Profiles

Sláva Sobotovičová´s work should be described in verses interlaced by chorus lines – because in most of her work (whether in her audio-visual recordings or live performances) she likes singing. However, rhythm is the most important for her – periodical return of a motif, which temporarily gives ground to the main stream of the narrative. This is true of folk songs, which have been pushed into open-air folk museums by our contemporary lifestyle as relics of the now historical desire for something to be shared and/or something symbolically significant. This is also true of the feeling of being uprooted that this Slovak artist resident in Prague may have or of the feeling of being a social outcast that a contemporary artist may have. But this may also apply in general to the feeling of loss that comes whenever we become witnesses of something growing old, going out, disappearing in the motion of time.
Rhythm of repression and return of the excluded, whatever appearance they may have, is of fundamental importance for Sláva. Ants, that return through a narrow crack in the window to a place which used to belong to them. Visiting parents is in fact traveling back through time and involves above all rituals, carefully carried out across generations. Work and rest, common and festive, significant and banal, particular and universal – these polarities have in course of time come so close together that we often find them difficult to distinguish. This fact together with the artist´s nature and aims determine to a certain extent the circumstances and final form of her projects.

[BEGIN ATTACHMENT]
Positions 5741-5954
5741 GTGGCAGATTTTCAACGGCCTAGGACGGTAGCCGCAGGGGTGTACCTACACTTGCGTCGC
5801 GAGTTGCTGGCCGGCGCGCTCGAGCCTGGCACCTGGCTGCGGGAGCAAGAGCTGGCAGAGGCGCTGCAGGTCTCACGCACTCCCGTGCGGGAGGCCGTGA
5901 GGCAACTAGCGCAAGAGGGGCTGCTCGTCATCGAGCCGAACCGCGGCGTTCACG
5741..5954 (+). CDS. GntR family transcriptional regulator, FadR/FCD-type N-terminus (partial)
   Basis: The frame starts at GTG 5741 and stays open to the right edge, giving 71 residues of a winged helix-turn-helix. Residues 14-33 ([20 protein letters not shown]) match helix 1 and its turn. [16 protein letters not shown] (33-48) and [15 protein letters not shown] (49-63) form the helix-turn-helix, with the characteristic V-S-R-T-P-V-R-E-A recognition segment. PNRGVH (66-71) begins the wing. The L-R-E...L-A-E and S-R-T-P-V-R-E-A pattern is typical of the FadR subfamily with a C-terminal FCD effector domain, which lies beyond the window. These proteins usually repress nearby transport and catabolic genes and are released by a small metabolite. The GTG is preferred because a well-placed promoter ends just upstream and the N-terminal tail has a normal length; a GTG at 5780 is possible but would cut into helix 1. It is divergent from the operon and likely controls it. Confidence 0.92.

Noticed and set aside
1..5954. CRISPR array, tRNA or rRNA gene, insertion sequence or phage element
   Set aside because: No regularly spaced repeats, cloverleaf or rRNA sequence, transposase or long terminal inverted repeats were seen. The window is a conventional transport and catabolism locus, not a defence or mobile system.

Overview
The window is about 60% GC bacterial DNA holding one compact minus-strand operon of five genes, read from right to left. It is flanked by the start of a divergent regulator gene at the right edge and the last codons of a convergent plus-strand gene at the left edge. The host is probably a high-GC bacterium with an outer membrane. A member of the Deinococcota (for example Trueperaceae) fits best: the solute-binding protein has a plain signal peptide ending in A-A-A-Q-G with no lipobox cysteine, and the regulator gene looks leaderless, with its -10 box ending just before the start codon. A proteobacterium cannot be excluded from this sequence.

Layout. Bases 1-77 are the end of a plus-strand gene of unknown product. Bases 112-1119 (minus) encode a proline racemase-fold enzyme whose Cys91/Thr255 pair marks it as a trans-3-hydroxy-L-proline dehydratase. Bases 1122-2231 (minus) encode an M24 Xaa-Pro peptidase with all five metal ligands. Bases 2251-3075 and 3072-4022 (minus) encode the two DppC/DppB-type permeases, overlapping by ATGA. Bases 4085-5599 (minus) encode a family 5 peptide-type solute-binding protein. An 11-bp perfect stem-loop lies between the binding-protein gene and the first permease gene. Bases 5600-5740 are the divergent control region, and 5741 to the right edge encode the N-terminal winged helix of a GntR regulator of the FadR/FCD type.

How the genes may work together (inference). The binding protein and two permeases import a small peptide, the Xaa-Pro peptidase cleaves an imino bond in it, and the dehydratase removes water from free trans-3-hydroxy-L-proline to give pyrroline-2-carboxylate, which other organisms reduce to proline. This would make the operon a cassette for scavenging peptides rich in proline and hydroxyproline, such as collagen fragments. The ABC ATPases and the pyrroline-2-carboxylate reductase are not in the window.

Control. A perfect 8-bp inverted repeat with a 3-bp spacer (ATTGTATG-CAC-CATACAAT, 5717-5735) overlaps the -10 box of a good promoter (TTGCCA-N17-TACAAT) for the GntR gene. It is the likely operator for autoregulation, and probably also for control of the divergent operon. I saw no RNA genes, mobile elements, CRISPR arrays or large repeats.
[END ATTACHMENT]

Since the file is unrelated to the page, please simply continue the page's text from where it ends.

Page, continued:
As for her videos, her style of recording is impulsive, the format of her performances is rather intuitive (a deeper meaning is revealed through the similarity with a ritual, usually a randomly and she sees the target more clearly only later in the course of Christian one). The form of installations is based on the same key.
Common, well-known situations are framed as Strange – in case of the videos first through the lens of the camera and then – during the projection – through the gallery. This includes snapshots, such as a goat picking apples as a Biblical parable, palimpsests of news bulletins and popular songs, as well as “re-runs” during which parents and sisters “play” themselves during everyday activities such as doing different household chores, cooking of singing in a car. When performing during her exhibition openings Sobotovičová achieves the effect of Strangeness by rituals connected with Christian symbolism, in the secular world outmoded but generally comprehensible: baptism by water, apotheosis of bread and wine.

By the way, exhibitions of contemporary art represent transitional rituals with all the inappropriateness and insecurity that arise from this. They have a meaning only for the knowledgeable. Embarrassment is present not only as a common risk of every performance in front of the public, but also as an enzyme aiding fermentation and change. Sláva Sobotovičová is possessed by the process of fermentation similarly as by singing. Fermentation of grapes during the process of wine production, transformation of one´s urine into a plant fertilizer or proofing dough form a parallel canon of her work. The budding yeasts may evoke Surrealist aesthetics, Breton´s spoon-shoe – a replication of a motif and allusions of the good old days of hand-made products, but above all a dialectically perceived return.
The behavior of yeasts which gradually take over all the space and thus ruin their own living environment may serve as a dystopic model of the end of history. Dissolving in the surrounding environment, i.e. the role of the disappearing intermediary in the process of transformation, offers a Utopian version of the same model. As Sláva Sobotovičová says: “Even trivial things may be of fundamental importance, but we need to know why.”

Michaela Ivaniškinová

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